Chrysler’s best minivan ever wants to steal the Honda Odyssey’s lunch money.
– Cleveland, Ohio
Despite crossovers popping up like weeds in suburban driveways, the tried-and-true minivan doggedly persists as the best way to transport you and your brood. That is, as long as you can stomach the stigma of being a minivan owner. (Get over it; they’re worth it.)
Chrysler invented the modern minivan, and while its offerings (both the Town & Country and Dodge Grand Caravan) have always been solid values, they have become the blue light specials of the minivan market in recent years – cheap to buy and always on sale.
So here comes the all-new 2017 Chrysler Pacifica to replace the now-dead Dodge Grand Caravan and formerly named Town & Country. It’s designed to compete with more expensive minivans from Honda, Toyota, and Kia, but thankfully carries forward all of the family-friendly features this brand is famous for (as well as introducing a few new ones). Chrysler’s minivan finally offers the style and features to go toe-to-toe with the best, as well as justify its bump in price.
- Wow, what a looker. Minivans aren’t known for making hearts skip a beat, but Chrysler designers have masterfully sculpted a family hauler that looks well proportioned on its wheels and even a bit compact compared to its competition. The end result is legitimately attractive, more so than any other minivan (the Kia Sedona comes close, though). The design cues from the Chrysler 200 midsize sedan scale up nicely, and I don’t even mind the shiny chrome trim pieces. Lesser trim levels look more bland than this top-of-the-line Pacifica Limited that starts over $43,000, but you can get most of this look for less on the $35,000 Pacifica Touring L.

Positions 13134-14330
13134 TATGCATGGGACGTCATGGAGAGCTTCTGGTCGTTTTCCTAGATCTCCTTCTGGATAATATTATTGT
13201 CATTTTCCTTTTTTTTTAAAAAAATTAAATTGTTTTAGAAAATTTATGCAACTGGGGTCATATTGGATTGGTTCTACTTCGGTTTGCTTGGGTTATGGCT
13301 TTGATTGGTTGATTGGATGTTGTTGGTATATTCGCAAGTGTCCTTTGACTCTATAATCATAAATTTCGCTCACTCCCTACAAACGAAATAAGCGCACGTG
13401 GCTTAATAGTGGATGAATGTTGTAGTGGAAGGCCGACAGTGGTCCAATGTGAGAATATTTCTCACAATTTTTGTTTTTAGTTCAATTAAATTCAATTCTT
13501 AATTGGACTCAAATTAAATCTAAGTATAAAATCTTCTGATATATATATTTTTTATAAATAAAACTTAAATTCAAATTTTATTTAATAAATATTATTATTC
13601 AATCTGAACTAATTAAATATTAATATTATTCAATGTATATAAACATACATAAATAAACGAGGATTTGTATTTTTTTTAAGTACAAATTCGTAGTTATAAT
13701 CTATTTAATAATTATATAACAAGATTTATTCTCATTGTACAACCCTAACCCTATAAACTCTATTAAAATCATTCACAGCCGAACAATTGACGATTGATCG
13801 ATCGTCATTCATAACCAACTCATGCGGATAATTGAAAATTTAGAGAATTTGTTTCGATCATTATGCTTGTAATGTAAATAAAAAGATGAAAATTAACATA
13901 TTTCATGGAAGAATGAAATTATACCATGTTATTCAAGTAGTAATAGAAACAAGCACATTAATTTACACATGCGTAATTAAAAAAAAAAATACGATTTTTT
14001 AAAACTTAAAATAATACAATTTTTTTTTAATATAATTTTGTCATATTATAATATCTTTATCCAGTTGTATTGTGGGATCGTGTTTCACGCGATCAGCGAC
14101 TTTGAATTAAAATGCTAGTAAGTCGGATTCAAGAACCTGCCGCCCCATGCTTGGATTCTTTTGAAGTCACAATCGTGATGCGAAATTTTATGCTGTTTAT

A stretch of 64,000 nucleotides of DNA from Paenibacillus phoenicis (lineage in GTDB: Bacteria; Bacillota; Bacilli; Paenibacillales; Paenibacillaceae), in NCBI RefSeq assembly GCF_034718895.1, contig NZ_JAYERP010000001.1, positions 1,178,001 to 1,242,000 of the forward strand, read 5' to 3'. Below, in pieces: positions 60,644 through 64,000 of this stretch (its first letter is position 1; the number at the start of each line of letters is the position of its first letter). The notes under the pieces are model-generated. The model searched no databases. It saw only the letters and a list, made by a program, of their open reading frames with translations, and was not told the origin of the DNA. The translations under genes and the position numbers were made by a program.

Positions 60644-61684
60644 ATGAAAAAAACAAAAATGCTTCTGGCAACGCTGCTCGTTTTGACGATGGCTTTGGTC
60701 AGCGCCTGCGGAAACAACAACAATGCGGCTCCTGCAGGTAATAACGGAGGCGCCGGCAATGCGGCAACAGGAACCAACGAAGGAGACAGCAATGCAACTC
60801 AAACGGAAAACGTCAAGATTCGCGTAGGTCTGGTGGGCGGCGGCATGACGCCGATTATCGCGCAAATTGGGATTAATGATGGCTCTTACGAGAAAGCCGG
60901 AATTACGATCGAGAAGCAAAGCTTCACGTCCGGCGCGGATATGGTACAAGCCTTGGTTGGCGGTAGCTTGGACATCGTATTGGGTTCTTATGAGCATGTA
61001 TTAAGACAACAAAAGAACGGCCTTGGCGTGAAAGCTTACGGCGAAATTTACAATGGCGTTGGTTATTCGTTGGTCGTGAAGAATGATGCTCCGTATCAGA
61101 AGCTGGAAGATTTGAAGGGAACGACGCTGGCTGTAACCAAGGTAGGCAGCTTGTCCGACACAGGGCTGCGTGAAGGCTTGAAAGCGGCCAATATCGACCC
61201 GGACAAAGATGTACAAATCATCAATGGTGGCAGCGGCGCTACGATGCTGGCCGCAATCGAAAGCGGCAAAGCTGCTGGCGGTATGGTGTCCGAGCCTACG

- I’m happy the legendary Stow ‘n Go seats have carried over from prior generations, and now they’re standard on every trim level. There are also USB ports at nearly every seat and the Limited model offers three-pronged outlets hither and thither to keep things charged. You also get the best version of Chrysler’s excellent UConnect infotainment system with navigation, as well as a rear seat entertainment system called UConnect Theater ($1,995) that plays movies and games on its fold down-screens. Some little things surprise and delight, like a tray built into the driver’s door sill to stow a wet umbrella. Lastly, the Stow n’ Vac onboard vacuum is every bit as good as Honda’s, but only comes on this top-level trim.
- This 3.6-liter V6 engine carried over from Chrysler’s last-gen minivans is the least-new thing about the Pacifica. It’s very powerful on paper, with 287 horsepower and 262 pound-feet of torque, but it doesn’t feel that strong because the nine-speed automatic transmission is constantly carving up its output to be as efficient as possible. It’s also coarse and a bit loud when asked to work hard, which makes it feel less refined than V6s in other minivans.
- Even though on paper Chrysler claims the Pacifica can achieve a Honda Odyssey-tying 28 miles per gallon, I came nowhere near that figure even after driving 260 miles on the highway to Pittsburgh and back. The Odyssey’s cylinder deactivation system makes hitting the high-20-mpg range a breeze, but I couldn’t get the Pacifica and its monster motor anywhere near 28 mpg.
- Minivans aren’t supposed to be entertaining to drive, but again, the Odyssey is the segment’s standard-bearer when it comes to handling and the Pacifica doesn’t match it. The Honda feels more like a car to drive than a large, lumbering van, while the Pacifica’s handling around corners reveals more top heaviness and roll than the Odyssey, and the steering wheel also snaps back to center with too much artificial force.
Photos: John Neff / Motor1.com